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Posts Tagged ‘progressive’

A Left Turn Toward Biased Ignorance – Issues & Insights

Posted by M. C. on April 20, 2021

“In other words, voters were twice as likely to believe certain progressive myths than conservative ones,” according to the report. No doubt that’s a residual effect from our left-leaning media, which now spews socialist “narratives” instead of facts.

https://issuesinsights.com/2021/04/19/a-left-turn-toward-biased-ignorance/

I & I Editorial Board

With the extreme left culturally ascendant, many of our most treasured and valuable national institutions have become houses of progressive Groupthink. Meanwhile, our nation’s founding principles, basic morality, values and even science have come under sustained hostile ideological assault by both the media and academia. Bias and ignorance have been institutionalized. Sadly, according to a new report, voters bear much of the blame for this.

No question, America is a mess. But how did it get that way? The simple answer, the poll of voters suggests, is ignorance, along with pervasive media and political bias.

The study is based on a survey of voters taken shortly after the 2020 presidential election by Just Facts, which describes itself as “a non-profit institute dedicated to publishing comprehensive, straightforward, and rigorously documented facts about public policy issues.”

The group’s most recent study is eye-opening.

It shows, Just Facts says, “that the vast bulk of voters have embraced false and harmful dogmas that accord with their political views.” This, it adds, is largely due to what’s called confirmation bias, “the human tendency to reflexively accept anything that accords with one’s preexisting beliefs and ignore or twist everything that defies them.”

It’s true that both sides of the political debates have their biases.

For instance, among Trump voters, some 76% believe that incomes for the middle class fell during the Obama years. In fact, on average they rose by $5,300.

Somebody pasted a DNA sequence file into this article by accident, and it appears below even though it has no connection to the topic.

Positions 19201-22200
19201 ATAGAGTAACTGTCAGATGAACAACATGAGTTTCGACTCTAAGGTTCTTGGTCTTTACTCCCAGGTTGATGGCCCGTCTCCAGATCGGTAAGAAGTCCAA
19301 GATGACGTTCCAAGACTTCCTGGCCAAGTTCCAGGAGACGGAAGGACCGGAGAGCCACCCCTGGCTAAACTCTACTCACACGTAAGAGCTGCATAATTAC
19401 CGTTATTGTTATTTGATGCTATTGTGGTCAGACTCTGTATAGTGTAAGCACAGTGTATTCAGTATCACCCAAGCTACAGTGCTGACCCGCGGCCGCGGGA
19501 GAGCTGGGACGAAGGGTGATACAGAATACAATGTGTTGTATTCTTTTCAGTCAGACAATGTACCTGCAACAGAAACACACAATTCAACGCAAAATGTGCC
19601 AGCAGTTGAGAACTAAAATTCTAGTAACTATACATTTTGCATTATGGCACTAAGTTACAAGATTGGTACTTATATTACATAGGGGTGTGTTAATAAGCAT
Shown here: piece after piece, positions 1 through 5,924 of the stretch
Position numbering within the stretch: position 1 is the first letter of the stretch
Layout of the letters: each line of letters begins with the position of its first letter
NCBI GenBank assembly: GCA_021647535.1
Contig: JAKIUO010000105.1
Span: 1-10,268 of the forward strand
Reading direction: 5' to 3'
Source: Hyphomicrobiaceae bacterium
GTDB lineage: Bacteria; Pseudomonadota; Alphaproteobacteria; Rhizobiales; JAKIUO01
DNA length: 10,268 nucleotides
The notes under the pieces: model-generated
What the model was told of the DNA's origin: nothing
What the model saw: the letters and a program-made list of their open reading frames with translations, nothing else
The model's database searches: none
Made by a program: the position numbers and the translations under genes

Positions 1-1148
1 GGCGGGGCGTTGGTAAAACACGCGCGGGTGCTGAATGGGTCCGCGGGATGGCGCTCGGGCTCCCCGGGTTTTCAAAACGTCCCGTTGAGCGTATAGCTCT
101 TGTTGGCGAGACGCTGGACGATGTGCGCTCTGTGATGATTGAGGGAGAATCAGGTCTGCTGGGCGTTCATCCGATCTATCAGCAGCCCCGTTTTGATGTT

No group is perfect. But those on the left show themselves to be, well, delusional about what they know and don’t know.

For instance, among Biden voters, 88% believe police are more likely to use deadly force when arresting black Americans than white ones. Wrong. In fact, they’re 42% less likely to use deadly force against blacks.

This, as much as anything, might illustrate why cities around the nation now are wracked by race riots and political violence by far-left extremists like BLM and Antifa. Ignorant voters decry the violence and property destruction, but then excuse it and vote for those who propagate it.

As for the impacts of climate change, only about 38% of Trump voters but 86% of Biden voters believe that the number of powerful, destructive tornadoes has increased since the 1950s. This, by the way, is part of the left’s narrative that global warming has created far-reaching climatic changes, among them violent tornadoes.

Not true. In fact, the average number of violent hurricanes has fallen somewhat.

We could go on. Just Facts asked 21 such questions of 1,000 randomly selected people in their survey, enough for a 3% margin of error.

The average voter correctly answered just 38% of the questions, were wrong 51% of the time, and unsure 10% of the time. A majority could only answer four of the 21 questions correctly.

Think of that when an HR1 supporter says we need more uninformed people voting to “perfect our democracy.”

Perhaps showing the effects of a pervasively left-biased mainstream media, wrong answers strongly correlated to partisan agendas. The data clearly showed this: An average of 57% of the incorrect answers were liberally misinformed, while just 28% were conservatively misinformed.

“In other words, voters were twice as likely to believe certain progressive myths than conservative ones,” according to the report. No doubt that’s a residual effect from our left-leaning media, which now spews socialist “narratives” instead of facts.

And therein lies the rub.

Because, as it turns out, the left are far more likely to believe things and propagate ideas that are factually false than are people on the right. That’s of course completely contrary to the media’s repeated claims that leftists and progressives are more attuned to “science” and “fact-based” reality than conservatives are.

“For all 10 of the questions in which the electorate was most deluded, the wrong answers they gave concurred with progressive narratives propagated by the media,” the voter study showed. “Moreover, the false answers they gave were often far removed from reality, not just slightly mistaken.”